Supreme Court Justice Ruth Bader Ginsburg expressed her extreme regret over several of the current Court's rulings in a wide-ranging interview published in The New Republic Sunday evening, including their rejecting the commerce clause of President Barack Obama's health care law, and issuing a huge blow to the Voting Rights Act in their Shelby County v. Holder decision.
But the first Supreme Court ruling Ginsburg would send to the guillotine would be the Court's decision in the case of Citizens United v. Federal Election Commission, giving corporations and unions the green light to give and spend unlimited sums of money on independent political activity. "If there was one decision I would overrule," Ginsburg told The New Republic, it would be Citizens United.
"I think the notion that we have all the democracy that money can buy strays so far from what our democracy is supposed to be," she said.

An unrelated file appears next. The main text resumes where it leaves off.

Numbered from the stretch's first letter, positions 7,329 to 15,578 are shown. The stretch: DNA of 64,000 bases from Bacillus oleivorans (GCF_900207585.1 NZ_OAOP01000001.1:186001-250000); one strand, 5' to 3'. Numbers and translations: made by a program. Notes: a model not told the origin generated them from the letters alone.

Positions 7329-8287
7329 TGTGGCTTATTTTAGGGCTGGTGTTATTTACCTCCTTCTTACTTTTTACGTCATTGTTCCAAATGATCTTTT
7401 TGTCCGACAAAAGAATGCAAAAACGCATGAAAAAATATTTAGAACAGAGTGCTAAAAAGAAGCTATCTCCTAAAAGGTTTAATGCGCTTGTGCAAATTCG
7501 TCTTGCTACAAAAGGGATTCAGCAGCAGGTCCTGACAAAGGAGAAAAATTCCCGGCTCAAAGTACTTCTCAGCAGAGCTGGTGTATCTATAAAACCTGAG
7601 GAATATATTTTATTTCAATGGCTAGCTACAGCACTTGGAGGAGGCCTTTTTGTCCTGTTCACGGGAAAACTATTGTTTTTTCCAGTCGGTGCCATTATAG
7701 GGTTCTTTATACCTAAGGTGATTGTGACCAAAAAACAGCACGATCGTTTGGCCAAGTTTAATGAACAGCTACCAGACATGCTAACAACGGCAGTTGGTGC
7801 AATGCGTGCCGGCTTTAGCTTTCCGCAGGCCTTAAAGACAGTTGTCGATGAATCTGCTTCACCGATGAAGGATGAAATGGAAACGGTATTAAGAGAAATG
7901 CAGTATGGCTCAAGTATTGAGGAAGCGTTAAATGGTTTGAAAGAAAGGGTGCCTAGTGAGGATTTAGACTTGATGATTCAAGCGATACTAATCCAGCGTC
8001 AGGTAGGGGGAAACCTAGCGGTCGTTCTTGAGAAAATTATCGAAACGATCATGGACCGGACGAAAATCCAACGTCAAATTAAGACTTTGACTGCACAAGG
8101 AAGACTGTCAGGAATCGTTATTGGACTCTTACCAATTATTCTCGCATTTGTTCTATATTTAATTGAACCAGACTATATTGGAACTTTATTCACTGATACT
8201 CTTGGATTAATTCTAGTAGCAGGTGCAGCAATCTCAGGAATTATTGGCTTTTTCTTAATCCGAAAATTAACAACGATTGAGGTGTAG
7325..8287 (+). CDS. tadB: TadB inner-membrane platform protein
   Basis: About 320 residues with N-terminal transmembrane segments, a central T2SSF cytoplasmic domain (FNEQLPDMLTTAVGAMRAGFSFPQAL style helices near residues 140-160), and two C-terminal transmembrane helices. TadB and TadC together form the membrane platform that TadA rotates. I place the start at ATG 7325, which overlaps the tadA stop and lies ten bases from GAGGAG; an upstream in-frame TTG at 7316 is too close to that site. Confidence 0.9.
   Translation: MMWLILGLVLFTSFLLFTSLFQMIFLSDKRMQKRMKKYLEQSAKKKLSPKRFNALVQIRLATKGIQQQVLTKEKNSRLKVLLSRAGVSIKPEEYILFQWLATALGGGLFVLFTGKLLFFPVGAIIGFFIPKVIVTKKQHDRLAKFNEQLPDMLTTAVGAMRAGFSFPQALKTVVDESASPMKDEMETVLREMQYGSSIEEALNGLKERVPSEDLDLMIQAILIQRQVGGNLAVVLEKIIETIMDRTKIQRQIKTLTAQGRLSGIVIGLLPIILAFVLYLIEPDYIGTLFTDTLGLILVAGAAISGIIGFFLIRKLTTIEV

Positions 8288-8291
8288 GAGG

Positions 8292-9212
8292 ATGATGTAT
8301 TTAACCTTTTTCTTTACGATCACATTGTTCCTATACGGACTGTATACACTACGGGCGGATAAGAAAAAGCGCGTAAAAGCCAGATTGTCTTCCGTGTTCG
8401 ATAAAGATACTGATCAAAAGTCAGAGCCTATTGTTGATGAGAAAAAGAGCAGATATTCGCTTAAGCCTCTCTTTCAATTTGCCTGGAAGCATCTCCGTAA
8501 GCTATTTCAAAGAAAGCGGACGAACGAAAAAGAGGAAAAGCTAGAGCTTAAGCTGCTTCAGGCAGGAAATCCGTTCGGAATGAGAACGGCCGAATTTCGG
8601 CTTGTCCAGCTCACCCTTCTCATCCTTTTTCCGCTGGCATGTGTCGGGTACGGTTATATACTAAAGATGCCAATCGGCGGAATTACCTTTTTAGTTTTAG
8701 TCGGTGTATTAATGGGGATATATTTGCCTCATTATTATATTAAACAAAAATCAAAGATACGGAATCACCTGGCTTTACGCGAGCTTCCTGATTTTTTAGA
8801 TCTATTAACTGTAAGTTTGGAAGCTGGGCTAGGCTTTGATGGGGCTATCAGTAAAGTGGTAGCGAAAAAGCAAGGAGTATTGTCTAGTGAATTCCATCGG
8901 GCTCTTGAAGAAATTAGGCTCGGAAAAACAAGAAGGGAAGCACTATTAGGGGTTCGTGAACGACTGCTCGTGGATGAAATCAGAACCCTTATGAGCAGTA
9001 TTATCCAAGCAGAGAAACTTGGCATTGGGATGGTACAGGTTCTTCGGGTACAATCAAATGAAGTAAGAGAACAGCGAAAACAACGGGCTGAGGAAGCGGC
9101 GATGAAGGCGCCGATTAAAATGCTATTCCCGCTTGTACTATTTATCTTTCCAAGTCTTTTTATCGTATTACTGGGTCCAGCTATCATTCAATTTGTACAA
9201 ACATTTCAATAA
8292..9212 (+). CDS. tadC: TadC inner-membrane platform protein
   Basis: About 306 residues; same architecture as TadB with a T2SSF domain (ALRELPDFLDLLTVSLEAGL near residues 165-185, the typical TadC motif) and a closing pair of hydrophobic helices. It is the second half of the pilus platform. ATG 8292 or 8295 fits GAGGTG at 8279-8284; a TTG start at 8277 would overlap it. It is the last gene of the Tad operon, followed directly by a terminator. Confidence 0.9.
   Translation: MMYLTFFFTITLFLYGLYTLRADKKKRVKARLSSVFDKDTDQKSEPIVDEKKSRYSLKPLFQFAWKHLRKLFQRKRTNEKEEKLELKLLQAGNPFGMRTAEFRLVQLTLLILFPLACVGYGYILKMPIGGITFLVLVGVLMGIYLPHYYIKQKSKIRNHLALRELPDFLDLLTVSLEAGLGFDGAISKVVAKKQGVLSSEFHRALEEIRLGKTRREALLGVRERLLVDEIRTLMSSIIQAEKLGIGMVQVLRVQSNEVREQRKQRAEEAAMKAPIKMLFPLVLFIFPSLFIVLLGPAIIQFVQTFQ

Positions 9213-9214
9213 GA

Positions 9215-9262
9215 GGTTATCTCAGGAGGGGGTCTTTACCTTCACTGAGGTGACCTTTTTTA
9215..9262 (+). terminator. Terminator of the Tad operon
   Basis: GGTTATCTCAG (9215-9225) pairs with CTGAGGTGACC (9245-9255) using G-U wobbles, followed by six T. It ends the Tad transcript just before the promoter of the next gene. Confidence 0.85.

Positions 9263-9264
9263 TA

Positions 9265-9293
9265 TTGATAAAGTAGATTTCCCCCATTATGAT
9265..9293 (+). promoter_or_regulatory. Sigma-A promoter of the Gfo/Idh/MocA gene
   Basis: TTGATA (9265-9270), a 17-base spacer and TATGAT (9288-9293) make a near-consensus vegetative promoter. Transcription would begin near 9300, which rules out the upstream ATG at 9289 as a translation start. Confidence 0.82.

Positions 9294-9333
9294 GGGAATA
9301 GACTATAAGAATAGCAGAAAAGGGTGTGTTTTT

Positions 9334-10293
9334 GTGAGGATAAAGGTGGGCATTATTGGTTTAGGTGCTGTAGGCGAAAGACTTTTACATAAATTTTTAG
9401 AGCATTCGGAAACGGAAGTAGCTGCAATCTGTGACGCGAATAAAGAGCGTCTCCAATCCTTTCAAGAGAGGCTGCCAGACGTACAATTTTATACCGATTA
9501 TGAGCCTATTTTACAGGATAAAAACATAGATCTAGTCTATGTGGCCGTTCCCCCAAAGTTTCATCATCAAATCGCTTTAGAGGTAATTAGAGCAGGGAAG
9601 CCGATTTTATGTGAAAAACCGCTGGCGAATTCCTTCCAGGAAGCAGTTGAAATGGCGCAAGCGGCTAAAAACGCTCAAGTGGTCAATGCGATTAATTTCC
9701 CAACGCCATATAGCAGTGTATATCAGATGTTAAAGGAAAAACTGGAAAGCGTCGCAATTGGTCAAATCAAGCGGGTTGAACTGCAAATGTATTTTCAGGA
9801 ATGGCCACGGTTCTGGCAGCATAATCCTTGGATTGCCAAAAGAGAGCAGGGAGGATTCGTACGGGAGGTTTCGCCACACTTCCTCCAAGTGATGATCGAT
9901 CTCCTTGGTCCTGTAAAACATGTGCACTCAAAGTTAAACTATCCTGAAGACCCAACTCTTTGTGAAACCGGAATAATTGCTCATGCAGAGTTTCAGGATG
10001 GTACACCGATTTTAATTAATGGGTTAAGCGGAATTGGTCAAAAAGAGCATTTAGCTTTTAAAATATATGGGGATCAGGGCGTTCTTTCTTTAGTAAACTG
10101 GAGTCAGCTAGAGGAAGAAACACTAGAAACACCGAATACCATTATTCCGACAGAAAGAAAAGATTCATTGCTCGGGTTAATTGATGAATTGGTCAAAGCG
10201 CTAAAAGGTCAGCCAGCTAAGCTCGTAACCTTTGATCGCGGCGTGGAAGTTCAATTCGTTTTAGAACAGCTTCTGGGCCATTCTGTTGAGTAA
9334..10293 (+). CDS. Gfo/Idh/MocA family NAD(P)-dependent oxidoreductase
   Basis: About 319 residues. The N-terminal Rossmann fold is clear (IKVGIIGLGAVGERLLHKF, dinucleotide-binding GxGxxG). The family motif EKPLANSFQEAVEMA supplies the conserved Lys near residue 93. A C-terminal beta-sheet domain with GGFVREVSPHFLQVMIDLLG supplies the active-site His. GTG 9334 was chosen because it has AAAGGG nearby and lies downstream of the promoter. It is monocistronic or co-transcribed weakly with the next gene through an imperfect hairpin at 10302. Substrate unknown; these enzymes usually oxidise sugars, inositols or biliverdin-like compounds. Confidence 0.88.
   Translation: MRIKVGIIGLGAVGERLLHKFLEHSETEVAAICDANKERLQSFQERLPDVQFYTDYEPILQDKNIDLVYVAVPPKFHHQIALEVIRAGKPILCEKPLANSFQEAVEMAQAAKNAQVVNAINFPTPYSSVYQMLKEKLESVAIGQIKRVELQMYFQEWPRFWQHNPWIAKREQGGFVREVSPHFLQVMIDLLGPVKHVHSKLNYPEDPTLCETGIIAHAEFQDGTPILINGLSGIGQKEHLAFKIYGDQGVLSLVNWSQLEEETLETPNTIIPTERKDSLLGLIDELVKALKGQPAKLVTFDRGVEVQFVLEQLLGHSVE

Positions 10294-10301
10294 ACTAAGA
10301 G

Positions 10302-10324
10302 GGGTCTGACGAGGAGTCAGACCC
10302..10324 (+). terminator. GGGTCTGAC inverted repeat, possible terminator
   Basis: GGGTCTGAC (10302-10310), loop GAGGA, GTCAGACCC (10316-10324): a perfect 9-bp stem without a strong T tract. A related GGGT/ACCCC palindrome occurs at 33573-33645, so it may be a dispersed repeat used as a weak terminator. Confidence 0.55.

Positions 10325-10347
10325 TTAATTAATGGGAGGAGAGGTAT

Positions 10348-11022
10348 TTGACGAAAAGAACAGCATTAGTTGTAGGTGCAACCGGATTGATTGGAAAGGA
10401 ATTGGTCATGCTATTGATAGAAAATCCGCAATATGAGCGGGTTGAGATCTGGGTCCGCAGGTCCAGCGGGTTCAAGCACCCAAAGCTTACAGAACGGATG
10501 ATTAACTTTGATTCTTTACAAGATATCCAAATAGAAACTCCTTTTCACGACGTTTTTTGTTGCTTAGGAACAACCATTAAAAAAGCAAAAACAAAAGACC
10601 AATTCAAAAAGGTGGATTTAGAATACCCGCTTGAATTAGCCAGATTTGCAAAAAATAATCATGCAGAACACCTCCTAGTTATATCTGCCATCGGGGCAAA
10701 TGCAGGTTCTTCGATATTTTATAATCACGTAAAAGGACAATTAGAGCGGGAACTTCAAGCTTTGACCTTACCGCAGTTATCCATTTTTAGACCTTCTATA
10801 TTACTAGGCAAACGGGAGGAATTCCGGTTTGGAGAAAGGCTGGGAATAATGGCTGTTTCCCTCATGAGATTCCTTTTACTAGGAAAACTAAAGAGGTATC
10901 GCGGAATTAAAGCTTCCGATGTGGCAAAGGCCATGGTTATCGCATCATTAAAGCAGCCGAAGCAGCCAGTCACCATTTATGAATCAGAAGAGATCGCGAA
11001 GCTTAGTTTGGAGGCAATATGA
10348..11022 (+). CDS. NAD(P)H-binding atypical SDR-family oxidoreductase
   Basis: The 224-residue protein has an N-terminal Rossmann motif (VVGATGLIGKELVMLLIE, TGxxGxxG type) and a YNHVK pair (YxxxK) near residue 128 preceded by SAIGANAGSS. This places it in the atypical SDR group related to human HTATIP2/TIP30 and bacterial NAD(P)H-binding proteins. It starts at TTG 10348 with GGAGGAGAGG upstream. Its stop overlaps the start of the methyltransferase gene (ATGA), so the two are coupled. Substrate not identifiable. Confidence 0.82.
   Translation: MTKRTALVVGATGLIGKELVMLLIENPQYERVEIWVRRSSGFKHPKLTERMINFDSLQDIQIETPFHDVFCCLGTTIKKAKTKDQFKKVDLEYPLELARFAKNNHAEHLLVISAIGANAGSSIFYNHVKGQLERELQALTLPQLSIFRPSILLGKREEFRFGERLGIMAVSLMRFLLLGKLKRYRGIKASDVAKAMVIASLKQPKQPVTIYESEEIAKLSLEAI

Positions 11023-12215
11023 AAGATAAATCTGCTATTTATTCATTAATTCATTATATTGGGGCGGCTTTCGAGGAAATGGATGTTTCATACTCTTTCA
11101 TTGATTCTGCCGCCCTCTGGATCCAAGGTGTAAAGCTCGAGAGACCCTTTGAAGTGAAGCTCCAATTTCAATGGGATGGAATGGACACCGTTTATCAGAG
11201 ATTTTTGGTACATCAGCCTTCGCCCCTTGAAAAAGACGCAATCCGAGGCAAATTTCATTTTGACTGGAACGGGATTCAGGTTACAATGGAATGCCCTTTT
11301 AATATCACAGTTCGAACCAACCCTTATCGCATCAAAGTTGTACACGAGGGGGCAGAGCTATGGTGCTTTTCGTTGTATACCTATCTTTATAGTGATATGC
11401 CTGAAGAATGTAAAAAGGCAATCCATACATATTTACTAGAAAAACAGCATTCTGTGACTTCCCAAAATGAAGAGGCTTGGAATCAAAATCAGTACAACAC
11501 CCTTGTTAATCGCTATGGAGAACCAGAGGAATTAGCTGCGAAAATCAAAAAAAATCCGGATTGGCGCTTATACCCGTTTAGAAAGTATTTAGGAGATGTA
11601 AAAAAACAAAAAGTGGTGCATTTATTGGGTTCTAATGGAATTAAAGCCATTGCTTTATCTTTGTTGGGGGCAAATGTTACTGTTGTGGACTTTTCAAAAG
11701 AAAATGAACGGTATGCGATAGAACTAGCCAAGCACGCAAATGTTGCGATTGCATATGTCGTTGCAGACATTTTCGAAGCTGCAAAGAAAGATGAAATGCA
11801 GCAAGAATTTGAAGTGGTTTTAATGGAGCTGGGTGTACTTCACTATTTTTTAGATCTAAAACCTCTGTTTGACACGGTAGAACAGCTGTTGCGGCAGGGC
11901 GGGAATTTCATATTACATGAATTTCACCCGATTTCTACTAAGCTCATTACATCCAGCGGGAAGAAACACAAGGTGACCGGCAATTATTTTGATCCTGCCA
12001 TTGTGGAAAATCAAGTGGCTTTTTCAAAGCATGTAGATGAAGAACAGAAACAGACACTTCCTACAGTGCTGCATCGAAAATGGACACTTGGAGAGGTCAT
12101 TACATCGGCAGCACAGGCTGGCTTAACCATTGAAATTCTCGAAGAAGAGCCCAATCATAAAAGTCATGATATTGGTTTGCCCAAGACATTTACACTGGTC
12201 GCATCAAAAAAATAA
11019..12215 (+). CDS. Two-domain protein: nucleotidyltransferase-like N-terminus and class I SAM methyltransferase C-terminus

Ginsburg said that the Court, in CItizens United as well as in the case of Shelby County, "should have respected the legislative judgment."
"Legislators know much more about elections than the Court does. ... I think members of the legislature, people who have to run for office, know the connection between money and influence on what laws get passed."
According to Ginsburg, things may have played out differently had Justice Sandra Day O'Connor not retired so soon. She told The New Republic that O'Connor would have sided with the minority on Citizens United, Shelby County, as well as the Court's Hobby Lobby ruling.
"I think she must be concerned about some of the court’s rulings, those that veer away from opinions she wrote," Ginsburg said.
Read the full interview here.